|dc.description.abstract||Intuition is perceived from the Cognitive Experiential Self-Theory (Epstein 2000) as a self-regulatory skill because both analytic and intuitive processing capabilities are served by cogmtive systems that permit individuals to switch back and forth strategically from one approach to the other, as required. However, it is not clear to what extent intuition is applied and experienced as such in day to day decision making. The aim of this study was therefore to explore the role of intuition in self-regulated decision making, as subjectively perceived, experienced and applied from the decision makers' perspective. The first objective was to explore mindfulness regarding intuition as a potential resource in decision making, through i) the perception of intuition; and ii) the subjective experience of intuition. The second objective was to explore the application of intuition in the self-regulated decision making stages of i) goal setting; ii) goal execution; iii) reflection; and iv) adjustment.
A qualitative, exploratory survey research design with directed content analysis as method for data collection and data analysis was followed. An availability sample of 31 adult, undergraduate university students, ranging between 20 and 33 years of age from both gender groups, and able to express themselves in Afrikaans or English, took part in the study. A semi-structured questionnaire was compiled to obtain biographical information as well as data regarding the objectives. Mindfulness regarding intuitive decision making was explored using the attributes described by Langer (1997), namely openness to novelty, alertness to distinction, sensitivity to different contexts, awareness of multiple perspectives and orientation in the present, as guideline. The application of intuition was explored in terms of the extent and efficacy to which participants apply intuition in their decision making within each of four self-regulatory stages. Participants's responses were analysed according to the guidelines for directed content anlysis provided by Hsieh and Shannon (2005). Trastworfhiness was ensured by following guidelines suggested by Lincoln and Guba (1985), and ethical approval was obtained from the Ethics Committee of the North-West University, Potchefstroom Campus (06K20).Results indicate that participants appear to be mindful, or "aware of being aware" (Tart, 1990) of their functional level of intuitiveness, implying that they identify with, and are familiar to the content of the ongoing experience of intuition. This was specifically evident with regards to sensitivity to different contexts, awareness of multiple perspectives, orientation to the present and alertness to distinction, but less so regarding openness to novelty (Langer, 1997). Secondly, intuition is applied by participants as a resourceful strategy, especially in the first 3 self-regulatory phases. During goal planning, they use intuition as part of a "forethoughtful perspective" (Bandura, 2001, p. 6) to motivate themselves and guide their decision making in anticipation of future events. During goal execution, intuition seems to be applied both as a cognitive-attention deployment strategy (Mischel & Ayduk, 2004) and as a form of attention regulation (Luszczynska, Diehl, Gutierrez-Dona, Kuusinen, & Schwarzer, 2004) to manage new information and to sustain longer term life and career decisions. During the reflective phase intuition is often used as a metacognitive capability (Bandura, 2001) to reflect upon oneself and the adequacy of one's thoughts and actions. However, only a minority of participants apply intuition during the adjustment phase as a resource of adaptive flexibility (Brandstadter & Rothermund, 2002) in the effort to change unsuccesful decision making strategies.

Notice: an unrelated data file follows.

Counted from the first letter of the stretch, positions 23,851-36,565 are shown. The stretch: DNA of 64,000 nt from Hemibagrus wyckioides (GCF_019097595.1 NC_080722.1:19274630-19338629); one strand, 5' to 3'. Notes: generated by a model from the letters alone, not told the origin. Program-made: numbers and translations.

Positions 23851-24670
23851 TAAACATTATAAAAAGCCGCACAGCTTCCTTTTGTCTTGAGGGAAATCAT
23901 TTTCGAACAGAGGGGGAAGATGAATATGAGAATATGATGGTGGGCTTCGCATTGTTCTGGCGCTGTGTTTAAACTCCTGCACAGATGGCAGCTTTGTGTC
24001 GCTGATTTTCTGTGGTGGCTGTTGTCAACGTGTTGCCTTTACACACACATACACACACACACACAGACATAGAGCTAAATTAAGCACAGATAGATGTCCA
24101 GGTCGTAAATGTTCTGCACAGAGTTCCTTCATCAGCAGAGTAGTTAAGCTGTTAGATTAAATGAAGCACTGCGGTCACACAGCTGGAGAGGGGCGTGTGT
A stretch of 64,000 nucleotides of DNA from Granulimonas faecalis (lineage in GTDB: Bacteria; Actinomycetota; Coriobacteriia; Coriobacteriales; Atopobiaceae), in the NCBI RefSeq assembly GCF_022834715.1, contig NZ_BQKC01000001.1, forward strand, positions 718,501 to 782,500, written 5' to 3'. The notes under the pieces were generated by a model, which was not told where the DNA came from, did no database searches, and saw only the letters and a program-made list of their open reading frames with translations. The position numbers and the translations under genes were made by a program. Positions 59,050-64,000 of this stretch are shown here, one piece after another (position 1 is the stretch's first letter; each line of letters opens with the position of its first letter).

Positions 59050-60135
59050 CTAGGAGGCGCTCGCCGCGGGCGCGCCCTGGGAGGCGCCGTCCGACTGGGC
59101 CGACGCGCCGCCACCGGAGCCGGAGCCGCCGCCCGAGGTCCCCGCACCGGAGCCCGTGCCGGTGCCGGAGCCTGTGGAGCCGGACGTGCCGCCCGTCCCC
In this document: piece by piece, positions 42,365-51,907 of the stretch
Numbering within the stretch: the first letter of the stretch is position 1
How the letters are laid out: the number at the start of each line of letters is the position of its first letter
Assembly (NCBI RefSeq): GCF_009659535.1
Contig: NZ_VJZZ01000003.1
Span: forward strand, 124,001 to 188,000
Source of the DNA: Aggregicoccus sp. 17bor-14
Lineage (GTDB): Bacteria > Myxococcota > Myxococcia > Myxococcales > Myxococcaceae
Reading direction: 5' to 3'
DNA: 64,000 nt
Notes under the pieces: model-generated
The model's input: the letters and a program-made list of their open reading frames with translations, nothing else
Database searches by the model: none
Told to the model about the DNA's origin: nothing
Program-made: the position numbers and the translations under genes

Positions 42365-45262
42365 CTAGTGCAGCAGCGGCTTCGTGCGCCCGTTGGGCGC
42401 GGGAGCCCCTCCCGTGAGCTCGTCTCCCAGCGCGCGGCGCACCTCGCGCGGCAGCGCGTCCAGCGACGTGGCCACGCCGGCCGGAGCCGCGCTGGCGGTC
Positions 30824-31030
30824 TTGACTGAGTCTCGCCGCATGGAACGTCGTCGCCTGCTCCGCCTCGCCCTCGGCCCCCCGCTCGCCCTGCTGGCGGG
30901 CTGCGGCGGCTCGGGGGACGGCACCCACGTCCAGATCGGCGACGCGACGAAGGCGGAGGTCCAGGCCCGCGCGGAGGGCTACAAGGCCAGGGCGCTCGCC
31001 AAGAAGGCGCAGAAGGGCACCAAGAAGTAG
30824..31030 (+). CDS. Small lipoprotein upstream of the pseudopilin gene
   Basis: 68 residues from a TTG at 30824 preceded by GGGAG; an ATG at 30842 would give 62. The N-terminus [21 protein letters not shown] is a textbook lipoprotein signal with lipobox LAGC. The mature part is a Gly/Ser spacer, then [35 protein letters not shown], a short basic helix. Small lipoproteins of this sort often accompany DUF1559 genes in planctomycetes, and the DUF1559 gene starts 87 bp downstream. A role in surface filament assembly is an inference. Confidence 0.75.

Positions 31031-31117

It was concluded that intuition is indeed perceived, experienced and applied as a valuable resource in self-regulated decision making by participants in this study. As the study has certain limitations, including the use of a relative homogenous sample, it should be regarded as exploratory and for the purpose of generating hypotheses. It is recommended that the main findings of this study be operationalised within a quantitative research design to determine, for example, the extent to which intuition, mindfulness and intuition application strategies predict effective decision making.||